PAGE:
Even subjects that seem tried-and-true can be transformed by a change in format. For In the Shadow of the Moon, out from Balzer + Bray in February 2021, author Amy Cherrix traveled to Europe for research and conducted numerous interviews to tell an often-overlooked story of the political underpinnings of the space race. She includes primary source documents and photos for readers to look at firsthand.
Without that effort, Balzer + Bray executive editor Kristin Rens says In the Shadow of the Moon would not be able to offer a new lens or come across with a voice that teens would want to read. For her, the end product has to have those qualities. “When narrative nonfiction is done truly well,” she says, “it can be every bit as exciting as the most page-turning suspense novels.” That lively narrative is more than just a matter of entertainment; it’s a matter of access for many teen readers, and one she hopes to continue to provide.
The growth to come
Amulet executive editor Anne Heltzel thinks there is still quite a bit of growth to come in YA nonfiction. In October, she published Out! by Miles McKenna, and the book serves as an example of the potential to play with format and reach different audiences. McKenna is trans and his book is a coming-out guide, but Heltzel says it is also meant to be read by cisgender teens and adults who want to be good allies.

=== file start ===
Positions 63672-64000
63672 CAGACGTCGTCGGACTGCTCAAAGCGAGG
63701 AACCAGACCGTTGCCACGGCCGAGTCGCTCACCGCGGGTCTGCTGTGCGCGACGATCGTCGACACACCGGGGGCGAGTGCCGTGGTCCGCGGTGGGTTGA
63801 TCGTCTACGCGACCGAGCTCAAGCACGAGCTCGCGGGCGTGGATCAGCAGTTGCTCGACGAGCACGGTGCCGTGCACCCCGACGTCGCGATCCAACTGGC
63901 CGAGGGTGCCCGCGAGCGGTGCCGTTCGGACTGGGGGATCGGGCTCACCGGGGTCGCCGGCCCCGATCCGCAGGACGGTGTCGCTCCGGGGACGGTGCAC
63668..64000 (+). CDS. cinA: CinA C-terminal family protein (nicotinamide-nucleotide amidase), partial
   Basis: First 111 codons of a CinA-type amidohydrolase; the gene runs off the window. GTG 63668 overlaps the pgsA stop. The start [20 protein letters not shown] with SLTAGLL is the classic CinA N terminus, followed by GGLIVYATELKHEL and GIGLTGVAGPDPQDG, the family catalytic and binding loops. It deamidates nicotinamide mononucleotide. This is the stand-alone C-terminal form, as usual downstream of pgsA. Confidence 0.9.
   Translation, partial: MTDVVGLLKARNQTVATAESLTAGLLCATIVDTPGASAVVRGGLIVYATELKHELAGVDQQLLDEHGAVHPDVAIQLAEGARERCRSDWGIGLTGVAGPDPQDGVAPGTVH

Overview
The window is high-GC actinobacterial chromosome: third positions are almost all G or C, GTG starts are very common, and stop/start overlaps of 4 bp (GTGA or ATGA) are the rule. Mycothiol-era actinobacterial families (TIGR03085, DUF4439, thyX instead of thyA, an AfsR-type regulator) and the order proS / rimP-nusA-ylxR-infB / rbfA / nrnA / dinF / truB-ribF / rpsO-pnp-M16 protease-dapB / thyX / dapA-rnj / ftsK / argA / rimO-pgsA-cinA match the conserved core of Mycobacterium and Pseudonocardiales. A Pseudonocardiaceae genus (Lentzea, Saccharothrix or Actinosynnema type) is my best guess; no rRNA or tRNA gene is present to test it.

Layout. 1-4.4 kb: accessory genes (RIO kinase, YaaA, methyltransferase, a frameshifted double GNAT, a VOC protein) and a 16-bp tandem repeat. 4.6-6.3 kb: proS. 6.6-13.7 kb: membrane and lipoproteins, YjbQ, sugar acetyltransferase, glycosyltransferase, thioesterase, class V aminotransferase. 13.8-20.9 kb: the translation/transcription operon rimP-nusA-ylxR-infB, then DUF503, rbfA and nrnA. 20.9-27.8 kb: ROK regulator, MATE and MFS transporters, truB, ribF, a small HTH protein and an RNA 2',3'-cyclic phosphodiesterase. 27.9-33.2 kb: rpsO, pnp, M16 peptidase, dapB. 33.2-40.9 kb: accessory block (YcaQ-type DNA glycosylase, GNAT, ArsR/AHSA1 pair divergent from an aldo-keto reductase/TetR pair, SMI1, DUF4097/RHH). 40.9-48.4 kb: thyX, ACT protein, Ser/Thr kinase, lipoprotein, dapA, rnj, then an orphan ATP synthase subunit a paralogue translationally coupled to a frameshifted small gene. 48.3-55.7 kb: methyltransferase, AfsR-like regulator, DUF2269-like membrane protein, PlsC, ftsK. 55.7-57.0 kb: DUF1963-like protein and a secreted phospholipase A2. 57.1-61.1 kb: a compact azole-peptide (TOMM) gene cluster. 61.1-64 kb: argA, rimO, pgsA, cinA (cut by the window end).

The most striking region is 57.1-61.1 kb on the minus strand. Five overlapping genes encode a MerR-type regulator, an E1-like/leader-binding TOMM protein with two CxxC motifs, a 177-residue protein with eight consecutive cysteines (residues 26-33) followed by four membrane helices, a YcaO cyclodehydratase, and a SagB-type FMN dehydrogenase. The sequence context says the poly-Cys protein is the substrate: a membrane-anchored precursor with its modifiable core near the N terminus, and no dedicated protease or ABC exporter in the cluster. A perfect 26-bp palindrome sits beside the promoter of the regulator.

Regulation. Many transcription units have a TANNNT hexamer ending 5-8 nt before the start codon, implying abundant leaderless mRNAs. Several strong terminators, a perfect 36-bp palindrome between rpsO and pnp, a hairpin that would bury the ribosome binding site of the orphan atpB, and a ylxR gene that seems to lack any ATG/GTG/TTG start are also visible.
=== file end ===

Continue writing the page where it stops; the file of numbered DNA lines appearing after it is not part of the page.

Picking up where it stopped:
McKenna is a well-known social media figure, and Heltzel says McKenna’s book shows how authors can use their celebrity to get readers to trust them to take on hard subjects. She notes that the innovations of books like Out! in terms of voice and structure will help YA nonfiction will go from being “a less frequently explored category to a more prominent one.” She adds, “I do think Gen Z is more invested in social issues and current events than previous generations. But will they want to own the books we publish, when so much information is available online for free, in real time?”
Heltzel thinks so, as long as publishers are willing and eager to meet readers’ demands. “There’s an element of pressure to make YA nonfiction an experience rather than simply a great read,” she says. “Books have to be bold, beautiful, entertaining, and collectible—pieces of art in their own right, which readers can flip through at random and return to again and again. They need to be visually stunning as well as immersive and educational. This has always been the case, but now more than ever."
For our coverage on the current expansion of middle grade nonfiction, click here.